Utah Utes mailbag: Cam Rising’s springs, Huntsman Center’s needs and Utah’s baseball stadium

Tribune reporter Josh Newman answers your questions about University of Utah athletics.

(Hunter Dyke | Utah Athletics) Utah Utes football head coach Kyle Whittingham, right, watches quarterback Cam Rising (7) during the first day of fall camp in Salt Lake City on Wednesday, Aug. 3, 2022.

I learned a very valuable lesson early in my career in terms of covering football, regardless of its high school, college, or the NFL.

When in doubt, write about the quarterback, because no matter what, there’s always interest in the quarterback.

We’re going to start this Utes mailbag right there.

Do you have a question for Utes beat reporter Josh Newman? Send it to him via a tweet, direct message him on Twitter, email him at jnewman@sltrib.com, or leave it in the comments section at the end of this article and he will answer them in his weekly mailbag.

Q: “Has Cam Rising ever had a spring with Utah? By my count, no. COVID-19 pandemic in 2020, injuries in 2021, 2022, and 2023 injury. How much has this hurt his trajectory?” — @redslc1012

A: Rising has had a bit of an unorthodox career at Utah, but it’s not entirely accurate to say he’s never had a spring camp.

2020: Three spring practices before COVID-19 shut the world down.

2021: None while rehabbing injured shoulder.

2022: Healthy participant, played one series in spring game.

2023: None while rehabbing torn ACL

That amount of time on the shelf has to have some effect on your trajectory, but I don’t think anyone could say it’s been a problem given his resume. As for what his future NFL Draft stock may be, I think the bigger problem in terms of trajectory is Rising has had two major injuries, and at least one documented concussion in his time at Utah. That’ll be a thing as he pursues a professional career after the 2023 season.

While we’re here, one more unorthodox factor as it pertains to Rising: He will leave Utah having never taken a snap against BYU, which seems impossible given he will have played in 40-ish games assuming good health this fall.

Rising was ineligible in 2019, the 2020 game was canceled due to the pandemic, Charlie Brewer started and played the entire 2021 game, the Utes and Cougars did not play in 2022, and will not play in 2023.

I’m fascinated by that. Rising may go down as Utah’s greatest quarterback, but will have never faced the archrival.

Q: “Something I’ve been thinking about for a while. When do we discuss upgrades at the Huntsman Center? Better floor seating? Chairs? Bathrooms? I won’t say curtains because I know how you feel.” — @RedSoxRooskie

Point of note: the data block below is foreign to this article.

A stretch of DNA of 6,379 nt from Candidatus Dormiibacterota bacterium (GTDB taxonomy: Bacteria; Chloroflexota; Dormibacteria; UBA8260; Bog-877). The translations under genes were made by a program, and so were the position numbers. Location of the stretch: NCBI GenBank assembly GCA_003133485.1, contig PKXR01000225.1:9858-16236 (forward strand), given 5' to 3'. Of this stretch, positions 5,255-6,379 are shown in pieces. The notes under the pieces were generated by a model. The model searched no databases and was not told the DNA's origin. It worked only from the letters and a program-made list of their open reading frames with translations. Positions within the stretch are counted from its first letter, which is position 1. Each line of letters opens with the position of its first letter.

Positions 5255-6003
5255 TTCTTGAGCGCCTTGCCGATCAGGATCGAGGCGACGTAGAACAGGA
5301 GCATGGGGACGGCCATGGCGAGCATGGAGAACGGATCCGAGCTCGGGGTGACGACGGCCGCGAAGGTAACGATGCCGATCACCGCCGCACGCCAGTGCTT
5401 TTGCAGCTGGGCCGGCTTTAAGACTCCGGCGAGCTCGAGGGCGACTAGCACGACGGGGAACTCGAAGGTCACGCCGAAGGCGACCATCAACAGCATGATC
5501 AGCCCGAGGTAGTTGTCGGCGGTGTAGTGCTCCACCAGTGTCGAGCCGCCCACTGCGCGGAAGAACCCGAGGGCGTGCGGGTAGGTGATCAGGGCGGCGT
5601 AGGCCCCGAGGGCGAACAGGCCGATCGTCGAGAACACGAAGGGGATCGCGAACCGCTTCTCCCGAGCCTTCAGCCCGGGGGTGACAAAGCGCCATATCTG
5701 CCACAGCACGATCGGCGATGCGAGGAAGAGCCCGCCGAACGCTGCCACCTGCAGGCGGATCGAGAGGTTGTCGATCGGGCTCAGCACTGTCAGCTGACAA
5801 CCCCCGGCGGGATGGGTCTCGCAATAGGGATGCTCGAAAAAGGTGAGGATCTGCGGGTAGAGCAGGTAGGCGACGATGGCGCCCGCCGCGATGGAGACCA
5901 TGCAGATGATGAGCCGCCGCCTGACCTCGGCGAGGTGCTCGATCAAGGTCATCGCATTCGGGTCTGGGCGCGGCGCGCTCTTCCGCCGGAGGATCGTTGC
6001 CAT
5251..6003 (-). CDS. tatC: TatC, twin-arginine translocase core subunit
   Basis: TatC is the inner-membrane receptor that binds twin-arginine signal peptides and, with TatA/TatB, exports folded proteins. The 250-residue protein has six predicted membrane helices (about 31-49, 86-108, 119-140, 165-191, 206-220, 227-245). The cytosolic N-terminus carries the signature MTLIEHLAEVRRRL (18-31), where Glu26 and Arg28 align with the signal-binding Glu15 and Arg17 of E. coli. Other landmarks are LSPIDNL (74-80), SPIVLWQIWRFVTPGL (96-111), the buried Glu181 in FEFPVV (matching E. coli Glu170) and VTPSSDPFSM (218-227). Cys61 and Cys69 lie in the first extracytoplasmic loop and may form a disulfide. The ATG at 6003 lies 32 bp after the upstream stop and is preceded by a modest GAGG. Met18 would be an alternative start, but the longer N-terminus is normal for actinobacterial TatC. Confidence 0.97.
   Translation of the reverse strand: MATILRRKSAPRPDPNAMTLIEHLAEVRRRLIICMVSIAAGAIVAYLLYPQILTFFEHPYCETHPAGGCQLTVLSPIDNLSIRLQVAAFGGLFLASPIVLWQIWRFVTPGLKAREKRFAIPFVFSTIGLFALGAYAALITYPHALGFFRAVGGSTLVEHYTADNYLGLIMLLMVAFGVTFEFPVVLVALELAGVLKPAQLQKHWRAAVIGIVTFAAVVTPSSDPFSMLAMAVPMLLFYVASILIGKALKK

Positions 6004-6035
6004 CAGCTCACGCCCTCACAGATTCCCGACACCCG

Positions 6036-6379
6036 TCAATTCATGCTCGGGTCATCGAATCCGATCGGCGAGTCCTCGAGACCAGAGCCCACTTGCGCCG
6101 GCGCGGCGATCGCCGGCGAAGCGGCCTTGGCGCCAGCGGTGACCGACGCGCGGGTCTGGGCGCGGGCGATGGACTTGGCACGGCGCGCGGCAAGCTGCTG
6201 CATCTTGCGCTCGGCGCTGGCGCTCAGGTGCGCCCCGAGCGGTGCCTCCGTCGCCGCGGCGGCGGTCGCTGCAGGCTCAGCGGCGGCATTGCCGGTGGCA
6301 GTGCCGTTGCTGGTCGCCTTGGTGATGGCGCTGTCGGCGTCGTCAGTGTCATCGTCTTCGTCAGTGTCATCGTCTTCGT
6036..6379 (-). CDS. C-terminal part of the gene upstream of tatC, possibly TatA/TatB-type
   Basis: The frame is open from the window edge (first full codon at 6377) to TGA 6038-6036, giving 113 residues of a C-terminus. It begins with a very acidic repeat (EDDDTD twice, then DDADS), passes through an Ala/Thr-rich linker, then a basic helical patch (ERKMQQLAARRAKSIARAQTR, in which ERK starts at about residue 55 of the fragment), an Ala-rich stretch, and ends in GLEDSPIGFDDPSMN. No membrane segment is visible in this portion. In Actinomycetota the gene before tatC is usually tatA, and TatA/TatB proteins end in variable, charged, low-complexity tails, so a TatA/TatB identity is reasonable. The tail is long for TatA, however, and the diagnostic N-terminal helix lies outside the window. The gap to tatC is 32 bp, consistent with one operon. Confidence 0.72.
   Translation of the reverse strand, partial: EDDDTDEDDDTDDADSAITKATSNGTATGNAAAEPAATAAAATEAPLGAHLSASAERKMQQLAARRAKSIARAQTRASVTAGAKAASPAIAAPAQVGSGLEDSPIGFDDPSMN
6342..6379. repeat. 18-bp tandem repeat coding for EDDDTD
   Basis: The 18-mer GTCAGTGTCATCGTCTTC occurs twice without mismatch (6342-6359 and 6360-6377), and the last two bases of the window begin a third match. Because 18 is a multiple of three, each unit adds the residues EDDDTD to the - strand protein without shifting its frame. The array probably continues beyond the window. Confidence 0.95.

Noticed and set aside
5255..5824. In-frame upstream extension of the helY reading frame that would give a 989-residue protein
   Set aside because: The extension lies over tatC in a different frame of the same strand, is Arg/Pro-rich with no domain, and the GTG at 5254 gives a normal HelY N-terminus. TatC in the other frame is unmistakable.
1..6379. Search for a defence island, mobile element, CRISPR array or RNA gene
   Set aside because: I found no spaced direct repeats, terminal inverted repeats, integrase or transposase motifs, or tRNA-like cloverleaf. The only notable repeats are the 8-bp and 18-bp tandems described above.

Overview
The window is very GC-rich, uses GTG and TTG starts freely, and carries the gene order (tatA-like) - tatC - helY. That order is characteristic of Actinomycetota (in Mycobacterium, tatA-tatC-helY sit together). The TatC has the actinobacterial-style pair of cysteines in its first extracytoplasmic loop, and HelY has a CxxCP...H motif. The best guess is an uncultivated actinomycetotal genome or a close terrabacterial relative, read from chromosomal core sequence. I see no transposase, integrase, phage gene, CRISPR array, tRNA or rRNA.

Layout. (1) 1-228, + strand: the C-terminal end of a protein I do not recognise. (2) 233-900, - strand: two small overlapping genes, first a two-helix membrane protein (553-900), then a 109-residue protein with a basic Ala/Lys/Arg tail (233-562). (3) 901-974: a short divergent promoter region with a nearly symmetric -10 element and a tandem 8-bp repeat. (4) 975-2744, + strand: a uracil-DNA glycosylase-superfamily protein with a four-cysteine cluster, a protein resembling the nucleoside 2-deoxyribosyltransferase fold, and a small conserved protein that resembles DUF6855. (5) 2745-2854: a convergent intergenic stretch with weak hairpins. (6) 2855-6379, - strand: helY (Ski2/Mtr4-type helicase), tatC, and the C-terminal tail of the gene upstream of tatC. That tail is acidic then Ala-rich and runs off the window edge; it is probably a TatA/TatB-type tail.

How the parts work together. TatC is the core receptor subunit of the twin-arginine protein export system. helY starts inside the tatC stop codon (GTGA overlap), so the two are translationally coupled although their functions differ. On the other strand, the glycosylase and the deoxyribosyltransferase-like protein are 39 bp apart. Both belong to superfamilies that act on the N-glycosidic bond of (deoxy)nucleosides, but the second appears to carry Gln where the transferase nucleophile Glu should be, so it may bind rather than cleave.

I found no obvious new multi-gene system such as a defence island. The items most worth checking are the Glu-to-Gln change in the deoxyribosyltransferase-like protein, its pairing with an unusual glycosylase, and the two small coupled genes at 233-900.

A: First, I’ve gotten a fair number of inquiries in recent months from people wondering if a new basketball arena would ever be built. A chunk of those inquiries wondered if that potential new building would be built off campus, potentially somewhere downtown.

No, and no.

The Huntsman Center isn’t going anywhere anytime soon, but I think we can all agree parts of it are certainly outdated and in need of a facelift. That said, and I may be in the minority here, but the venerable, underrated college basketball cathedral is aging gracefully, and I think massive changes will strip it of its soul.

I’ll now offer a quote from Utah athletic director Mark Harlan, given to The Salt Lake Tribune in 2019 as the Huntsman Center was turning 50.

“This is an amazing building. The bones are solid. … When you have something as special as the Huntsman Center, you’ve got to keep it that way. This building is special to the University of Utah, it’s special to the Huntsman family, and the future of our department is going to be largely dependent on the future of this facility, going forward.”

As far as I know, there is nothing imminent in terms of upgrading the Huntsman Center, and it’s hard to zero in on when such a project may take place.

Utah is in the middle of trying to get a shovel in the ground to get a new indoor football practice facility built, for which it is looking to raise $62 million for the approved bonding via the legislature. Building an on-campus baseball stadium is now on the docket at a cost of $35 million, most of which will come from donations. I don’t know that you’re going back to the top end of your donor base, or back to the legislature asking for more money right away.

Does the Huntsman Center need some updating? Yes. Is it getting any time soon? It feels unlikely.